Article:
by Rich Moreland August 29, 2011
When I discovered there were feminists making adult film I was astounded. Not your mother’s feminism, I assure you. In my limited experience with the women’s movement a feminist was, when it comes to sex, not exactly ready to take on all comers.
My interaction with adult film was equally as limited. My adolescent male mind was focused on the action, not the value of the people who created it, their intelligence, their politics, and their art.
With little prompting, intellectual curiosity got the better of me as it often does. I decided to seriously investigate the adult film business. Rather than living with myths, or what others told me, I wanted to know the people who work in the industry because I suspected they were pretty interesting. This decision was the beginning of the end of my adolescent male mind.
Shortly after beginning my research, I discovered performers who identify as feminists—Nina Hartley, Madison Young, Bobbi Starr, Dylan Ryan, April Flores, Jiz Lee, and Lorilei Lee, to name a few—who are staking out their space in a male-dominated business. And the roll call includes innovative directors like Shine Louise Houston, Courtney Trouble, Tristan Taormino, Nica Noelle, and Carlos Batts, all artists in their own right.
Further investigation revealed I had only scratched the surface because no current feminist in adult film can celebrate her/his craft without paying homage to the past. The pioneers of feminism in adult film, actresses like Annie Sprinkle, Candida Royalle and their sisters from the 1980’s known collectively as Club 90, set the standard for today’s feminism in the industry. They surpassed all expectations of women who made their reputations in adult film. Annie with her performance art, Candida with FEMME productions, Gloria Leonard with her political activism, and the two Veronicas—Vera and Hart—deserve icon status.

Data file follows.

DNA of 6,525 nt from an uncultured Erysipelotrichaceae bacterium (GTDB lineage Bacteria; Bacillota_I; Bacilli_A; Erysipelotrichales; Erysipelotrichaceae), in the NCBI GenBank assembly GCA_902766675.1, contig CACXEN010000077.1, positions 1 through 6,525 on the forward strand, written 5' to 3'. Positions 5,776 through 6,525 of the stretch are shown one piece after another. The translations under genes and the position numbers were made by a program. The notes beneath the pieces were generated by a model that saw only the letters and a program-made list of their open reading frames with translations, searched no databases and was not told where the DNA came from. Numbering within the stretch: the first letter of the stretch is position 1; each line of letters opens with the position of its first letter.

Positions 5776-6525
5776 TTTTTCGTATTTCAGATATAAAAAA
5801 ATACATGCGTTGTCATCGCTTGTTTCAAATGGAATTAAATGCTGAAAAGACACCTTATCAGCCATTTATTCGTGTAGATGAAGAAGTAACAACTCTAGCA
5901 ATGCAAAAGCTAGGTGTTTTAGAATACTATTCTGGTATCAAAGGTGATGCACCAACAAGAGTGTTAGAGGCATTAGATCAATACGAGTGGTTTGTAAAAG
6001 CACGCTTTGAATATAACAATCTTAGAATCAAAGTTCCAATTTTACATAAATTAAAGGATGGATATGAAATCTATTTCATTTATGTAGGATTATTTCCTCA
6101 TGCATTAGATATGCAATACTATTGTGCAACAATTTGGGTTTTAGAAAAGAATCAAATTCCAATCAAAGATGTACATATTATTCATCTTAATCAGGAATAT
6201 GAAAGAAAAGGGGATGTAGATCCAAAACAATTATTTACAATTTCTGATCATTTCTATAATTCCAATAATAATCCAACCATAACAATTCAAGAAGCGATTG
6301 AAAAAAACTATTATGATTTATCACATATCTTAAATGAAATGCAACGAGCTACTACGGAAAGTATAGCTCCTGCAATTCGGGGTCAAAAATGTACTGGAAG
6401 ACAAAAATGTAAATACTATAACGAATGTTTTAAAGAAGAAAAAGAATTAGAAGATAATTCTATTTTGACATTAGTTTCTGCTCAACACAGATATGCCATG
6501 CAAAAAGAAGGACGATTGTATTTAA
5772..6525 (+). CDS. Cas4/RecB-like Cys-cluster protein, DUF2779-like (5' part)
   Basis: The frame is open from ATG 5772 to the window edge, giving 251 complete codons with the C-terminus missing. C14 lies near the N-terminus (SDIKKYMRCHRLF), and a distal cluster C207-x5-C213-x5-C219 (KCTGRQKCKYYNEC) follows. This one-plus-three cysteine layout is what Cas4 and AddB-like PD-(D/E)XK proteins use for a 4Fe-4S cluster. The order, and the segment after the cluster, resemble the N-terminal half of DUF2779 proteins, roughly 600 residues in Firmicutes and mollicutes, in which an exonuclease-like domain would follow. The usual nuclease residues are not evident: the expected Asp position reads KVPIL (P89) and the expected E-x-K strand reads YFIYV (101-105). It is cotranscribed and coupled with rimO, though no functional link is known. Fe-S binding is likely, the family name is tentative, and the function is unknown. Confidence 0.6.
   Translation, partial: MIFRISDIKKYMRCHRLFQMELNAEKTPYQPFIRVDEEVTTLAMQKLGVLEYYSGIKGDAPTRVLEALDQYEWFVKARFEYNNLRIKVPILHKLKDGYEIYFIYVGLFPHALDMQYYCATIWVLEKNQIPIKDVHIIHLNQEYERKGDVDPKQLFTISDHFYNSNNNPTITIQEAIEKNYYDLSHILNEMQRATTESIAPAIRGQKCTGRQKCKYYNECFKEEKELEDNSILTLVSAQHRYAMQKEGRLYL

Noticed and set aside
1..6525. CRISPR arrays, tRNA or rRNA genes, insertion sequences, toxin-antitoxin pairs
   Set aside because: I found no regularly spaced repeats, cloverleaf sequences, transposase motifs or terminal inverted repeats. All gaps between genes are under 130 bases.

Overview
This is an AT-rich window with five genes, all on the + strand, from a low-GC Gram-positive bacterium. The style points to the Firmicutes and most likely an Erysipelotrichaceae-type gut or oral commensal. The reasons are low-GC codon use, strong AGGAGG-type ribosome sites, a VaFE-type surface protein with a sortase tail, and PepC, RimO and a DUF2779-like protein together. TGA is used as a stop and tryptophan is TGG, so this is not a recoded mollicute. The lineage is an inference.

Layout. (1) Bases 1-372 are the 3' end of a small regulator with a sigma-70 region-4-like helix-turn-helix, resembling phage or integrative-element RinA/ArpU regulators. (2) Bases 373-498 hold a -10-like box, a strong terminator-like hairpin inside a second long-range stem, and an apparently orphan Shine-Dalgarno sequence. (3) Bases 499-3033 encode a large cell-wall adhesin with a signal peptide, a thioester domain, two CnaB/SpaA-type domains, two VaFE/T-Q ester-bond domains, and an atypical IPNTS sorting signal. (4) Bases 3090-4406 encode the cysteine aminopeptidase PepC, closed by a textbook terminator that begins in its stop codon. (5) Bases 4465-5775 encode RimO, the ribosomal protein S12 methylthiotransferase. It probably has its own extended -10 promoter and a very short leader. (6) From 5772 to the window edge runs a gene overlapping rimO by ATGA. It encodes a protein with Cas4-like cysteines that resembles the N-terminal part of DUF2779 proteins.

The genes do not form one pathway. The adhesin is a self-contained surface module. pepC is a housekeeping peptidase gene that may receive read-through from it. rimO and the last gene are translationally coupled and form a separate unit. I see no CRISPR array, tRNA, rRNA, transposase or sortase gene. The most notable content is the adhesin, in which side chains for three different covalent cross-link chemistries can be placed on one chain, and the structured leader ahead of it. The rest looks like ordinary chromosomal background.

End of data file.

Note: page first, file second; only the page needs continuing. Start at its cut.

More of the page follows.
So, where did this leave me? I realized how wrong I was in broad brushing feminism. Chalk up a feminist victory over the adolescent male mind.
In truth, I admire the traditional feminist movement for its political and social contributions in changing America’s cultural landscape. Unfortunately, a few decades ago the anti-pornography faction of the broader movement seized the media limelight, preaching an anti-sex, pro-censorship message while decrying the evils of porn. Thus a feminist reputation was created and shaped my reference point on the movement.
I was not alone. My conversations with Candida Royalle revealed that she struggled with reconciling feminism and her on screen career in adult film. She drifted away from the movement when demonizing pornography was feminism’s popular mantra before returning under a pro-sex feminist banner.
As with all movements feminism was not monolithic; factions developed over all sorts of issues. Some feminists disaffected with the movement’s anti-sex direction encouraged a woman’s ownership of her sexuality. They identified as sex-positive feminists and countered the movement’s popular belief that porn promoted harm and degradation toward women. These feminists supported a woman’s right to buy, watch, perform in, and get off on porn if that was her desire. In time, sex-positive feminism gained a foothold in academia and spread to adult film.